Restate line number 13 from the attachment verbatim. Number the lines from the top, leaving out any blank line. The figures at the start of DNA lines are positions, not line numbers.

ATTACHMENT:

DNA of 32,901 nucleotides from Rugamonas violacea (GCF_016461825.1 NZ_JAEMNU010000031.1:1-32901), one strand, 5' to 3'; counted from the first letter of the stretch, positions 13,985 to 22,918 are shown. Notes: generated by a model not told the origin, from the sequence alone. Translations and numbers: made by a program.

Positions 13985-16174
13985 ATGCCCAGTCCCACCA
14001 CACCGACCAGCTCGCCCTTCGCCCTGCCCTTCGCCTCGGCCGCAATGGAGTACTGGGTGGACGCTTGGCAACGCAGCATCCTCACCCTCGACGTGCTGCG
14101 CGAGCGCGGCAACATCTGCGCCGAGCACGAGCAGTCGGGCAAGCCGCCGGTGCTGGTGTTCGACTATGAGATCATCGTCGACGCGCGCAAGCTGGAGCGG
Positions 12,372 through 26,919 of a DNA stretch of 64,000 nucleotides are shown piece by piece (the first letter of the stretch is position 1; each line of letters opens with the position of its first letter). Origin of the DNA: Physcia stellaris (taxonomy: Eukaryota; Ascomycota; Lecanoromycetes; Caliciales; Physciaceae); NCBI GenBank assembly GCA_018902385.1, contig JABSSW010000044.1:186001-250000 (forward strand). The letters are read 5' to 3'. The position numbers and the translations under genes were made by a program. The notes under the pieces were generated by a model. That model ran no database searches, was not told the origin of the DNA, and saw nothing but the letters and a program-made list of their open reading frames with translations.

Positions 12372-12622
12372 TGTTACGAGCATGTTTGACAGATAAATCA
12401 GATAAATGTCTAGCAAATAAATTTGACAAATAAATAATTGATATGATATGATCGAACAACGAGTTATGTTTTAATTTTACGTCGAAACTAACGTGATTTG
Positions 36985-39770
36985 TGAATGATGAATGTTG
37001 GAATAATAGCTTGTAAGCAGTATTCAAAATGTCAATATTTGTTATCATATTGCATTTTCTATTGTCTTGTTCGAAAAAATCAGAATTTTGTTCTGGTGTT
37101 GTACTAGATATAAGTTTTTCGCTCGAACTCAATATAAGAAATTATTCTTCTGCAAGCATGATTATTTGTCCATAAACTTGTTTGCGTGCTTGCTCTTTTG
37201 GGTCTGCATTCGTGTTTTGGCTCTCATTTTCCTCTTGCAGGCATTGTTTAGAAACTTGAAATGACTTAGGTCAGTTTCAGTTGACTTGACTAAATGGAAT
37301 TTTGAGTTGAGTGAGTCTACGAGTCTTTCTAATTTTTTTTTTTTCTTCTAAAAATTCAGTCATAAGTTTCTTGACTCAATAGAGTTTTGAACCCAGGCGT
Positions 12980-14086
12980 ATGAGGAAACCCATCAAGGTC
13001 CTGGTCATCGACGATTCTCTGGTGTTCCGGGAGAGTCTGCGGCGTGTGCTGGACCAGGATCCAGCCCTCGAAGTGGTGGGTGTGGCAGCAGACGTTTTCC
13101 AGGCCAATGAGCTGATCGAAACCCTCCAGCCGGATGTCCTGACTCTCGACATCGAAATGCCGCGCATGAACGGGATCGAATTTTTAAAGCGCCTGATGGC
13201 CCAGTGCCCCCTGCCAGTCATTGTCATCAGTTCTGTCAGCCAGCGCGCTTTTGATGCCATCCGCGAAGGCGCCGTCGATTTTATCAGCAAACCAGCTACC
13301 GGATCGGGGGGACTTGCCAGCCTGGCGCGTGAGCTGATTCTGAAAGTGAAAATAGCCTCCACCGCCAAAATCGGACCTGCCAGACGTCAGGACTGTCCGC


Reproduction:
37101 GTACTAGATATAAGTTTTTCGCTCGAACTCAATATAAGAAATTATTCTTCTGCAAGCATGATTATTTGTCCATAAACTTGTTTGCGTGCTTGCTCTTTTG